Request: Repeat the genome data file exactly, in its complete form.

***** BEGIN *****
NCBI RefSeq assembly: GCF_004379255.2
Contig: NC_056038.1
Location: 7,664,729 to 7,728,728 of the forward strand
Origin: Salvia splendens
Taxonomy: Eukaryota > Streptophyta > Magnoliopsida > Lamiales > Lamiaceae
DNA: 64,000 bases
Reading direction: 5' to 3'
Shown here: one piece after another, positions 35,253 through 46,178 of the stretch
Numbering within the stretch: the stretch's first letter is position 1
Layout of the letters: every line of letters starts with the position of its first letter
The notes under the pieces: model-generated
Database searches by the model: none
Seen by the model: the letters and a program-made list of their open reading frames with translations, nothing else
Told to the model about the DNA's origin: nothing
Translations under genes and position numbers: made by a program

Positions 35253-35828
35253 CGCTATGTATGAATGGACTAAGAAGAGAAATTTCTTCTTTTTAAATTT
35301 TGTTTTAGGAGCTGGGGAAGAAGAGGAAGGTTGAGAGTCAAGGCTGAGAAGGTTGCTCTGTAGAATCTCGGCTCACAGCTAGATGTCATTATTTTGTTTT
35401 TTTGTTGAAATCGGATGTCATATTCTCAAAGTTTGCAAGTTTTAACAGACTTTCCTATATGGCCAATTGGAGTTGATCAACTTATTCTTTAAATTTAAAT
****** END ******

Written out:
NCBI RefSeq assembly: GCF_004379255.2
Contig: NC_056038.1
Location: 7,664,729 to 7,728,728 of the forward strand
Origin: Salvia splendens
Taxonomy: Eukaryota > Streptophyta > Magnoliopsida > Lamiales > Lamiaceae
DNA: 64,000 bases
Reading direction: 5' to 3'
Shown here: one piece after another, positions 35,253 through 46,178 of the stretch
Numbering within the stretch: the stretch's first letter is position 1
Layout of the letters: every line of letters starts with the position of its first letter
The notes under the pieces: model-generated
Database searches by the model: none
Seen by the model: the letters and a program-made list of their open reading frames with translations, nothing else
Told to the model about the DNA's origin: nothing
Translations under genes and position numbers: made by a program

Positions 35253-35828
35253 CGCTATGTATGAATGGACTAAGAAGAGAAATTTCTTCTTTTTAAATTT
35301 TGTTTTAGGAGCTGGGGAAGAAGAGGAAGGTTGAGAGTCAAGGCTGAGAAGGTTGCTCTGTAGAATCTCGGCTCACAGCTAGATGTCATTATTTTGTTTT
35401 TTTGTTGAAATCGGATGTCATATTCTCAAAGTTTGCAAGTTTTAACAGACTTTCCTATATGGCCAATTGGAGTTGATCAACTTATTCTTTAAATTTAAAT